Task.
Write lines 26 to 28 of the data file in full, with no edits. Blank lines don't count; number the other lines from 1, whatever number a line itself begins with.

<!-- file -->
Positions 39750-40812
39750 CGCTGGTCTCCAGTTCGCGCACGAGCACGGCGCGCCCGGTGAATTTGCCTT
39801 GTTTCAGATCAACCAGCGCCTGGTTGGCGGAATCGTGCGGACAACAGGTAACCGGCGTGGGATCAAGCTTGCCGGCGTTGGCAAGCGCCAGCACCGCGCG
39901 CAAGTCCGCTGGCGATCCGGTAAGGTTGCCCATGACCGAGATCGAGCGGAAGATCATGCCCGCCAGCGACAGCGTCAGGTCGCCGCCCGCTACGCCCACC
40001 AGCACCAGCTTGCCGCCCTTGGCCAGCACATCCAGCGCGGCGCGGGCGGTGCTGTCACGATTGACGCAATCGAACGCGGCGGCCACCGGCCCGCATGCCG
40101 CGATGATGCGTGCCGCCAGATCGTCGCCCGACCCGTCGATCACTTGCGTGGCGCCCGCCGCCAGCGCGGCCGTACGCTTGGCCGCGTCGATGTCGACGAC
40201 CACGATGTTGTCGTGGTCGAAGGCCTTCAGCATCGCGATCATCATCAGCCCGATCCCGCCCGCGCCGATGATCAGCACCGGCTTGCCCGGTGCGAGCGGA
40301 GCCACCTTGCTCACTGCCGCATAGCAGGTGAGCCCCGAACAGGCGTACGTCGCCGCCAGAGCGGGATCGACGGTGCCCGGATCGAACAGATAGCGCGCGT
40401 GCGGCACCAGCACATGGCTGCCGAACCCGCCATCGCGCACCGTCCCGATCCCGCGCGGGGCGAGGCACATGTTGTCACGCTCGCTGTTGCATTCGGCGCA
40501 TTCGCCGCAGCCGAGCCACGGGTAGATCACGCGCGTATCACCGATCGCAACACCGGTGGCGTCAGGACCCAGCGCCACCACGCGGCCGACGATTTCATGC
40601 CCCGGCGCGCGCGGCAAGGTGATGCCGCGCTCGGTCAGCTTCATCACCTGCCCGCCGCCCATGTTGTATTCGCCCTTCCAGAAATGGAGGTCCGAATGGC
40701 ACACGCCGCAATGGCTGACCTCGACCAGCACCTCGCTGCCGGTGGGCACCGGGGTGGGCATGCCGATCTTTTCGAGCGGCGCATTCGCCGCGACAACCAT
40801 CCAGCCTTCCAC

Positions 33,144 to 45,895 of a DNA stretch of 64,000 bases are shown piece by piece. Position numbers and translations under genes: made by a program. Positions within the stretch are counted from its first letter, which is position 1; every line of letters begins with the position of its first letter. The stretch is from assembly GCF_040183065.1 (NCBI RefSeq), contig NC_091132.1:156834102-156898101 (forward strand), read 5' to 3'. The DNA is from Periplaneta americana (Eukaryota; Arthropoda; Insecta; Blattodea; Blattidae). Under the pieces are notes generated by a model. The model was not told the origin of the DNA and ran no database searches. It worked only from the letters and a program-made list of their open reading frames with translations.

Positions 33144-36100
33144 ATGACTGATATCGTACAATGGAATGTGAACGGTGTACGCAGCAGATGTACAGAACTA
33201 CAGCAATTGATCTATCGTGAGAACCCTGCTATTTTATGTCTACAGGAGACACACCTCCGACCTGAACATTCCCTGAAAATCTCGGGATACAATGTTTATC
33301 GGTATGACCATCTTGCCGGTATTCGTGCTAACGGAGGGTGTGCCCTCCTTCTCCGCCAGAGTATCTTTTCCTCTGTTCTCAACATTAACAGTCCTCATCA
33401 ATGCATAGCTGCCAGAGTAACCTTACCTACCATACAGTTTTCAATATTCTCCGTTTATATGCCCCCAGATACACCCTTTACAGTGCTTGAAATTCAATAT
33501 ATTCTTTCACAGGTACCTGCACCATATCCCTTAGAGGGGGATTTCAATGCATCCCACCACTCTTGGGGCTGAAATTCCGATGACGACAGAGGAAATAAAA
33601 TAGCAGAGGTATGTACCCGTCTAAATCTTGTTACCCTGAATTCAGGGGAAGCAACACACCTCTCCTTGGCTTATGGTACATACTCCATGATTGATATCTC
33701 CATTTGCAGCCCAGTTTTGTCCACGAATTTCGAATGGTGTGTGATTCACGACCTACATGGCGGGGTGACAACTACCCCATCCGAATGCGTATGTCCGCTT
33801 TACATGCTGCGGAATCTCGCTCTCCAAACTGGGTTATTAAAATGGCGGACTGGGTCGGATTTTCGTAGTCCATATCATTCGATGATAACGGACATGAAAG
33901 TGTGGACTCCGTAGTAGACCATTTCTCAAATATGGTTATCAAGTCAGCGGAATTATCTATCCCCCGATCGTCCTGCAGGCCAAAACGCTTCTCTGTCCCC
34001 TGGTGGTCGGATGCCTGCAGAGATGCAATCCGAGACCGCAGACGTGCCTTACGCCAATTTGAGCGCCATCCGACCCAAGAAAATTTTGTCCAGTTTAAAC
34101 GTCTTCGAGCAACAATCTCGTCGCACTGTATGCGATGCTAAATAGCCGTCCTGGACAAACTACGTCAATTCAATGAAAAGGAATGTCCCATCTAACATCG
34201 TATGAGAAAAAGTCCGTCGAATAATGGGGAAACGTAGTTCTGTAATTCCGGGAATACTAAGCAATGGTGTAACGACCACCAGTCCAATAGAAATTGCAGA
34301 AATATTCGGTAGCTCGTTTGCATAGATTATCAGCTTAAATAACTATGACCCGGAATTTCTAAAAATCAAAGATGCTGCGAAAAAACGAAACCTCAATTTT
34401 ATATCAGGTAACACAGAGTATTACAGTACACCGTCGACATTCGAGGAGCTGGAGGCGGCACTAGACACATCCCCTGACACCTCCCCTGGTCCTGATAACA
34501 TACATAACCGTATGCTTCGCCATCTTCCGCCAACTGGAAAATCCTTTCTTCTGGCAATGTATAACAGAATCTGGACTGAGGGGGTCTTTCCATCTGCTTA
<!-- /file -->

34101 GTCTTCGAGCAACAATCTCGTCGCACTGTATGCGATGCTAAATAGCCGTCCTGGACAAACTACGTCAATTCAATGAAAAGGAATGTCCCATCTAACATCG
34201 TATGAGAAAAAGTCCGTCGAATAATGGGGAAACGTAGTTCTGTAATTCCGGGAATACTAAGCAATGGTGTAACGACCACCAGTCCAATAGAAATTGCAGA
34301 AATATTCGGTAGCTCGTTTGCATAGATTATCAGCTTAAATAACTATGACCCGGAATTTCTAAAAATCAAAGATGCTGCGAAAAAACGAAACCTCAATTTT